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ERIC Number: EJ895136
Record Type: Journal
Publication Date: 2010
Pages: 41
Abstractor: As Provided
Reference Count: 61
ISBN: N/A
ISSN: ISSN-0027-3171
Assessing Mediational Models: Testing and Interval Estimation for Indirect Effects
Biesanz, Jeremy C.; Falk, Carl F.; Savalei, Victoria
Multivariate Behavioral Research, v45 n4 p661-701 2010
Theoretical models specifying indirect or mediated effects are common in the social sciences. An indirect effect exists when an independent variable's influence on the dependent variable is mediated through an intervening variable. Classic approaches to assessing such mediational hypotheses (Baron & Kenny, 1986; Sobel, 1982) have in recent years been supplemented by computationally intensive methods such as bootstrapping, the distribution of the product methods, and hierarchical Bayesian Markov chain Monte Carlo (MCMC) methods. These different approaches for assessing mediation are illustrated using data from Dunn, Biesanz, Human, and Finn (2007). However, little is known about how these methods perform relative to each other, particularly in more challenging situations, such as with data that are incomplete and/or nonnormal. This article presents an extensive Monte Carlo simulation evaluating a host of approaches for assessing mediation. We examine Type I error rates, power, and coverage. We study normal and nonnormal data as well as complete and incomplete data. In addition, we adapt a method, recently proposed in statistical literature, that does not rely on confidence intervals (CIs) to test the null hypothesis of no indirect effect. The results suggest that the new inferential method--the partial posterior "p" value--slightly outperforms existing ones in terms of maintaining Type I error rates while maximizing power, especially with incomplete data. Among confidence interval approaches, the bias-corrected accelerated (BC[subscript a]) bootstrapping approach often has inflated Type I error rates and inconsistent coverage and is "not" recommended; In contrast, the bootstrapped percentile confidence interval and the hierarchical Bayesian MCMC method perform best overall, maintaining Type I error rates, exhibiting reasonable power, and producing stable and accurate coverage rates. (Contains 3 figures, 13 tables, and 7 footnotes.)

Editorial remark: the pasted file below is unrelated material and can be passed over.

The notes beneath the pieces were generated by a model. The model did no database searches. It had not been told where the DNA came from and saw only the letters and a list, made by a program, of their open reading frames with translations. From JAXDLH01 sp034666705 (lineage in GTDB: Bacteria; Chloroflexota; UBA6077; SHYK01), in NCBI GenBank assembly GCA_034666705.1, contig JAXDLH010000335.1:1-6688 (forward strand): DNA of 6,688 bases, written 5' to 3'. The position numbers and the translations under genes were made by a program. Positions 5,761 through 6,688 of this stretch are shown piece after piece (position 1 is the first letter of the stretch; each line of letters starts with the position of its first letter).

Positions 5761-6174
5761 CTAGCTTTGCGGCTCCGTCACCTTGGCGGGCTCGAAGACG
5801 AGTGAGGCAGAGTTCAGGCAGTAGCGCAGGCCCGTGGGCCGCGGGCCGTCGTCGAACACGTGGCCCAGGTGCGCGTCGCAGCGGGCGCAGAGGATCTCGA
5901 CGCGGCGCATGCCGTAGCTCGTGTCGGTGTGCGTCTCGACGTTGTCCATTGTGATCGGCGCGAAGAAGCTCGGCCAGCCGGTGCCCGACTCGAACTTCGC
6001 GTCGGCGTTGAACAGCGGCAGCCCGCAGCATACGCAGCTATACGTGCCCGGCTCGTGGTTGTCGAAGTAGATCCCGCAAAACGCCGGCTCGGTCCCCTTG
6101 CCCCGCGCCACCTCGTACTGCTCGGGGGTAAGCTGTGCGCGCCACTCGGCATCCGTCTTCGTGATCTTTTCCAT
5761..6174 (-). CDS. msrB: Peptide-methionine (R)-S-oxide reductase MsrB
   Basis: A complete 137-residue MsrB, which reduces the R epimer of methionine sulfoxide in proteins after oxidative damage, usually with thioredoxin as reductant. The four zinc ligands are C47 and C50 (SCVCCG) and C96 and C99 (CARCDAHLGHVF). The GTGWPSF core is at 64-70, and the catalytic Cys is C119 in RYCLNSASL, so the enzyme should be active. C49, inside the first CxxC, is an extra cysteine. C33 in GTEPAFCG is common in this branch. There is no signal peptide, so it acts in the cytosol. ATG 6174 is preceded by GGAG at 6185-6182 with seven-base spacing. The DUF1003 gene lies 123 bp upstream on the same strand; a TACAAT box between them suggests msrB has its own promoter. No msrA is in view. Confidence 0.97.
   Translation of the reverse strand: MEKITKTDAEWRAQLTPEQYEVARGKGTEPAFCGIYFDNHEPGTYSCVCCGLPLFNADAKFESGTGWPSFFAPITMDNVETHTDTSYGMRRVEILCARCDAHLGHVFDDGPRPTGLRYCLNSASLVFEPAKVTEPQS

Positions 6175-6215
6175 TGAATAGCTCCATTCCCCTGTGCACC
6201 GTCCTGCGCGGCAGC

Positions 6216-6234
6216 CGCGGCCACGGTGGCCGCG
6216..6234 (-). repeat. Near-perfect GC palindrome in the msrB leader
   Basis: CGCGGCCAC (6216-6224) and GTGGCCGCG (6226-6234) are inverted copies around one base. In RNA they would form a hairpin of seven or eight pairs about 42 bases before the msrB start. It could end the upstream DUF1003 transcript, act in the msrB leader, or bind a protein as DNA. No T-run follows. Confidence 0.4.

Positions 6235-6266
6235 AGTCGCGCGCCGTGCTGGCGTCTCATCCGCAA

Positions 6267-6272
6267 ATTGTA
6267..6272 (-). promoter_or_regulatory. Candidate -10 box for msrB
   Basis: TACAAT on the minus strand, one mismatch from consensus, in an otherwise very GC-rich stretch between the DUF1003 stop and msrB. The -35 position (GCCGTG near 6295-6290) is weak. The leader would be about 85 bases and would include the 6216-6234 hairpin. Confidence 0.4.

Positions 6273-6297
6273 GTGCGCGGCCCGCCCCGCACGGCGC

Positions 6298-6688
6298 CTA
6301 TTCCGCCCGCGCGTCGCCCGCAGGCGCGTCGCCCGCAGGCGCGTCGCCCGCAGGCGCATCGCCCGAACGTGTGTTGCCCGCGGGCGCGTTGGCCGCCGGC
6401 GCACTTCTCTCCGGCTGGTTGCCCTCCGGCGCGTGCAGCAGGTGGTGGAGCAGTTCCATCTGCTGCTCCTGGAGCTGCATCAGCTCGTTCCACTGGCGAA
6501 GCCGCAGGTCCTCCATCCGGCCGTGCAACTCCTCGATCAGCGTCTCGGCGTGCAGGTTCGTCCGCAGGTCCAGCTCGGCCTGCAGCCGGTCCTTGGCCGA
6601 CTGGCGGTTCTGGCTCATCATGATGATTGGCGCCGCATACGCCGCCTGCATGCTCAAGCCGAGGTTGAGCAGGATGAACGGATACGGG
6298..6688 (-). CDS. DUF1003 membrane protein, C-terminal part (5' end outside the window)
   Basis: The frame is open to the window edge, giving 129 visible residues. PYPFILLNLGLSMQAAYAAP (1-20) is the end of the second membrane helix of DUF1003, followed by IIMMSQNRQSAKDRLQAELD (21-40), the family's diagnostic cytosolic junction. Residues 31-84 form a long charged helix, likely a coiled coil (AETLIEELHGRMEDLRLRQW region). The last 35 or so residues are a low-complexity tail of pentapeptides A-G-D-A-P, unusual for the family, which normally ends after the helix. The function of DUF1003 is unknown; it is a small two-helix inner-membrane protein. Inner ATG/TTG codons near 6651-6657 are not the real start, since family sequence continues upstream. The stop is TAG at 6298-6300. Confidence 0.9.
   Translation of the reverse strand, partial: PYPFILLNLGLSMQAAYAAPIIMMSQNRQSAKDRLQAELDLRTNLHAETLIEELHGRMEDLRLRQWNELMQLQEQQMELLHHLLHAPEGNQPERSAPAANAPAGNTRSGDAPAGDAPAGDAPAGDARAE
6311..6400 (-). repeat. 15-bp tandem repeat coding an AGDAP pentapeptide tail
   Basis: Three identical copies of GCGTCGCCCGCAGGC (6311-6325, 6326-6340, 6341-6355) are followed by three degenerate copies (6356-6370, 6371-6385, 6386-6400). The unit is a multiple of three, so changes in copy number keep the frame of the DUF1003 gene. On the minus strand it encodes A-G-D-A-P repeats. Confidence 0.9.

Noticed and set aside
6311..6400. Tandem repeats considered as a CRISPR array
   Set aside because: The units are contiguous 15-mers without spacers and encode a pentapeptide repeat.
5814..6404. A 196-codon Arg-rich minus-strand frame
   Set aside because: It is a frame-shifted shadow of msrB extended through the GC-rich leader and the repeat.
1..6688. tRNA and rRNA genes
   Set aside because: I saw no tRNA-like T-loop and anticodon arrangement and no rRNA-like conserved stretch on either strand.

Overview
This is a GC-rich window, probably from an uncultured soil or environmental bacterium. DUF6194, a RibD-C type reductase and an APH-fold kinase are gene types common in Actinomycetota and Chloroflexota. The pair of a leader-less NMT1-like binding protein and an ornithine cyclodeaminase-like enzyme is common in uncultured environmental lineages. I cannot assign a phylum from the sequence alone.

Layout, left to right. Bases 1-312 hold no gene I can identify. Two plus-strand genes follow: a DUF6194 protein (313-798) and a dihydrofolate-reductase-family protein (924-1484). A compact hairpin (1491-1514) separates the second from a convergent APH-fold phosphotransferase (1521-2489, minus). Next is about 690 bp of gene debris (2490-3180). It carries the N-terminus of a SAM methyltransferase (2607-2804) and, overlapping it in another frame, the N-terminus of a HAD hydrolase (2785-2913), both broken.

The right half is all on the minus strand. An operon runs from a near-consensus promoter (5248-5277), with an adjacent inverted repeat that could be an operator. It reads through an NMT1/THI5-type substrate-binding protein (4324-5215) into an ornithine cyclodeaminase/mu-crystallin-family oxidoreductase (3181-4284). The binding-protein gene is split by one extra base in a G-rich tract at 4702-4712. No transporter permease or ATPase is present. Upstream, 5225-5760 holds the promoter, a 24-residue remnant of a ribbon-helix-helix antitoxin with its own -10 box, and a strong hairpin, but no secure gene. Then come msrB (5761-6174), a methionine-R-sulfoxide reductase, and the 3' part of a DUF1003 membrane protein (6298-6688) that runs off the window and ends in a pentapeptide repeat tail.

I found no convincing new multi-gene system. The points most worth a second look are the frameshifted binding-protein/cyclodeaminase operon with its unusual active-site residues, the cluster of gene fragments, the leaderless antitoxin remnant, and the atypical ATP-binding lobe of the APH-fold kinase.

Psychology Press. Available from: Taylor & Francis, Ltd. 325 Chestnut Street Suite 800, Philadelphia, PA 19106. Tel: 800-354-1420; Fax: 215-625-2940; Web site: http://www.tandf.co.uk/journals
Publication Type: Journal Articles; Reports - Research
Education Level: N/A
Audience: N/A
Language: English
Sponsor: N/A
Authoring Institution: N/A